Author Information

Sheila O'Sullivan


There are numerous theories about human learning: behaviorism, cognitive, humanistic, and social theories (Learning Theories Site Map, 2013). One theory of learning involves a deepening process of participation in communities of practice, which involve a cluster of individuals who share a common interest of concern or passion and who learn from each other through the process of sharing experiences and information about how to improve such interest (Wenger-Trayner & Wenger-Trayner, 2015). This concept involves a discussion among group members about ways of doing and approaching things that are elaborated upon to a significant extent to facilitate learning and enhance performance (Smith, 2009). Frequent discourse and active and social engagement produce a shared construction of knowledge that continues over time (MacPhail, Patton, Parker, & Tannehill, 2014). The purpose of this study was to investigate the perceptions of preservice teachers about time devoted to post-teaching discussion sessions through communities of practice.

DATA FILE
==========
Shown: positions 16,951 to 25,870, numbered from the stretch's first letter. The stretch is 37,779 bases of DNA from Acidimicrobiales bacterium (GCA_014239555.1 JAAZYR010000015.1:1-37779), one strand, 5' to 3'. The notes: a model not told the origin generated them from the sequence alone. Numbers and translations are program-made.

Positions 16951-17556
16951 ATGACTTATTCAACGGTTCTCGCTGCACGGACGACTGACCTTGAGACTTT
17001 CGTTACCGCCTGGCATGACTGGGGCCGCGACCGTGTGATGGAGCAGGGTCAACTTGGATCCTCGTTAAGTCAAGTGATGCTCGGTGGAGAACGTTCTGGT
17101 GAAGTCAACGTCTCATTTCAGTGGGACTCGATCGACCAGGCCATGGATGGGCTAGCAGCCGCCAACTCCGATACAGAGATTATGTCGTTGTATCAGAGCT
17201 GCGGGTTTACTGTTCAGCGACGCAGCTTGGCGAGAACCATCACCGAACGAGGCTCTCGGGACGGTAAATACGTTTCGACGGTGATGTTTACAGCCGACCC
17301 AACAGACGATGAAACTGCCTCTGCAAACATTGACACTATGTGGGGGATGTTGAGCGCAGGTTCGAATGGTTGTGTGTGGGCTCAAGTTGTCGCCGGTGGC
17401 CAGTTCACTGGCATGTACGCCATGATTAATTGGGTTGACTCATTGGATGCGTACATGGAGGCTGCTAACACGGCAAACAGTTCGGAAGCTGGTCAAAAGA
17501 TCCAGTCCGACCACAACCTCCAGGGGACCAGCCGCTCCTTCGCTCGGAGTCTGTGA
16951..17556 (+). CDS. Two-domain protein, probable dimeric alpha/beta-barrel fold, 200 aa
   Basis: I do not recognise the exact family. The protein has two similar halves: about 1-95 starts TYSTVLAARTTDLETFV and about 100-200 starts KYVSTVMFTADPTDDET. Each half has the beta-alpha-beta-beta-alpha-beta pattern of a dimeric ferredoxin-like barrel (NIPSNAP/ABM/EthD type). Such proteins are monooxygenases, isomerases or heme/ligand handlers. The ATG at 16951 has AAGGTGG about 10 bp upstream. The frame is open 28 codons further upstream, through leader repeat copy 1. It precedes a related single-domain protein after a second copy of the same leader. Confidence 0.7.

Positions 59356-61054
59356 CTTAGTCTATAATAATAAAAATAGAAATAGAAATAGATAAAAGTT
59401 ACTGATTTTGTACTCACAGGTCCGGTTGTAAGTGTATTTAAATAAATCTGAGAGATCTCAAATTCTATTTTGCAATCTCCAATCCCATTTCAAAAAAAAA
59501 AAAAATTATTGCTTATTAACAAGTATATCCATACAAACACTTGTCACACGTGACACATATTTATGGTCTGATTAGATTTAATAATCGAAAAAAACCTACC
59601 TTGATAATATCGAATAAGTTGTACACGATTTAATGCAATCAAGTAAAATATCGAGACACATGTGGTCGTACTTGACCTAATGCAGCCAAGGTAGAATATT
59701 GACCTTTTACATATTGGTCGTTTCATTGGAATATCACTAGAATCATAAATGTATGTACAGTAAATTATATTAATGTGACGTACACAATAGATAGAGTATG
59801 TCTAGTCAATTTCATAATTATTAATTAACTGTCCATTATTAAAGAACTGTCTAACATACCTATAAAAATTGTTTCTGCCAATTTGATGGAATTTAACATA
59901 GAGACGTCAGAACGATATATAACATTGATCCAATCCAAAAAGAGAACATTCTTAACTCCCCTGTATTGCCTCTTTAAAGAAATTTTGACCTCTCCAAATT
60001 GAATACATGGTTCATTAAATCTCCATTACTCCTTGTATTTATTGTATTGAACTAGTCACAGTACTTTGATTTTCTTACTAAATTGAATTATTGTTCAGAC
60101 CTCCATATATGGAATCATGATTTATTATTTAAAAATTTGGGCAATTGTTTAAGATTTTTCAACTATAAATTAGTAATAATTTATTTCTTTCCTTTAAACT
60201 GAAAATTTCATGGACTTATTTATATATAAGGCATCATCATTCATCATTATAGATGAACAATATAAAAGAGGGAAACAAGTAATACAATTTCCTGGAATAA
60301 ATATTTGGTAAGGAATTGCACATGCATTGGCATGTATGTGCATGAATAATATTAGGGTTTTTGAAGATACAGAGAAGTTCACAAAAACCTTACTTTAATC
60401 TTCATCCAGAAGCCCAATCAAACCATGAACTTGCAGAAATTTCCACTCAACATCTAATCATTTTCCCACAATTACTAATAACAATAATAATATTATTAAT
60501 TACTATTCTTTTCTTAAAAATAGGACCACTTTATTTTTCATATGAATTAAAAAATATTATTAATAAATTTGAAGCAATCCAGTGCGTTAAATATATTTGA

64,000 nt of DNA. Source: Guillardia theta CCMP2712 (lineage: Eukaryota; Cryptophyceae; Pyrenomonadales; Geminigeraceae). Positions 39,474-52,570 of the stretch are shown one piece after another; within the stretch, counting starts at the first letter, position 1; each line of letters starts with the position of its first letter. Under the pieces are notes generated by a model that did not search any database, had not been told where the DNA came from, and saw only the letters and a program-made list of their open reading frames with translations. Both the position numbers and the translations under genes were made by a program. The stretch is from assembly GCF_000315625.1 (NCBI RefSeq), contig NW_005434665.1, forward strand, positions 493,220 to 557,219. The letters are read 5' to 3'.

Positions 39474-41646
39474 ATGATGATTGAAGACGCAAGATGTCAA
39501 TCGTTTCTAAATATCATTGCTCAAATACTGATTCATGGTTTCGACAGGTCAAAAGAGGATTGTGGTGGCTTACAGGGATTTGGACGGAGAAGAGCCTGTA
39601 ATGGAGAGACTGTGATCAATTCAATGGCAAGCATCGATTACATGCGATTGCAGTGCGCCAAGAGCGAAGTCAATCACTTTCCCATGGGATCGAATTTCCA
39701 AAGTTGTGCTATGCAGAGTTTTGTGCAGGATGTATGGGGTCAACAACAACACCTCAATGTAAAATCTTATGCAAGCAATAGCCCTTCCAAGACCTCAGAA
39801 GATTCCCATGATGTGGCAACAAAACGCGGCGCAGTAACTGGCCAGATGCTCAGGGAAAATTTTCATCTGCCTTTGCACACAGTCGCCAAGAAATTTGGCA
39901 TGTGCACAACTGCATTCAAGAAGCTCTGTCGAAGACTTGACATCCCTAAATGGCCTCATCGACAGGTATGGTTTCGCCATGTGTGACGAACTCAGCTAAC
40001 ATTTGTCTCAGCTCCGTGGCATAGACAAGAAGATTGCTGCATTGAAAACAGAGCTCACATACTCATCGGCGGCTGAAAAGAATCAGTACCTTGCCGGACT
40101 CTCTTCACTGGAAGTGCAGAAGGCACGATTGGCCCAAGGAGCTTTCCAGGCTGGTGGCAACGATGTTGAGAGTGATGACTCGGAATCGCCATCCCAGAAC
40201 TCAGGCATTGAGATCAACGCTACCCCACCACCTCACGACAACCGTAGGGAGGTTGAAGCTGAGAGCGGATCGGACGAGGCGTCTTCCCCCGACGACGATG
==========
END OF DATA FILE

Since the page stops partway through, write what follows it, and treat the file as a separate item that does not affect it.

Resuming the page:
Note on the Author

Sheila O’Sullivan is graduating in May 2017 with a major in Physical Education. Her research was completed in the fall of 2016 under the mentorship of Dr. Misti Neutzling (Movement Arts, Health Promotion, and Leisure Studies) and made possible with funding provided by Bridgewater State University’s Undergraduate Research Semester Grant. Sheila presented this research at the 29th Annual Ethnographic & Qualitative Research Conference in Las Vegas, Nevada in January 2017.

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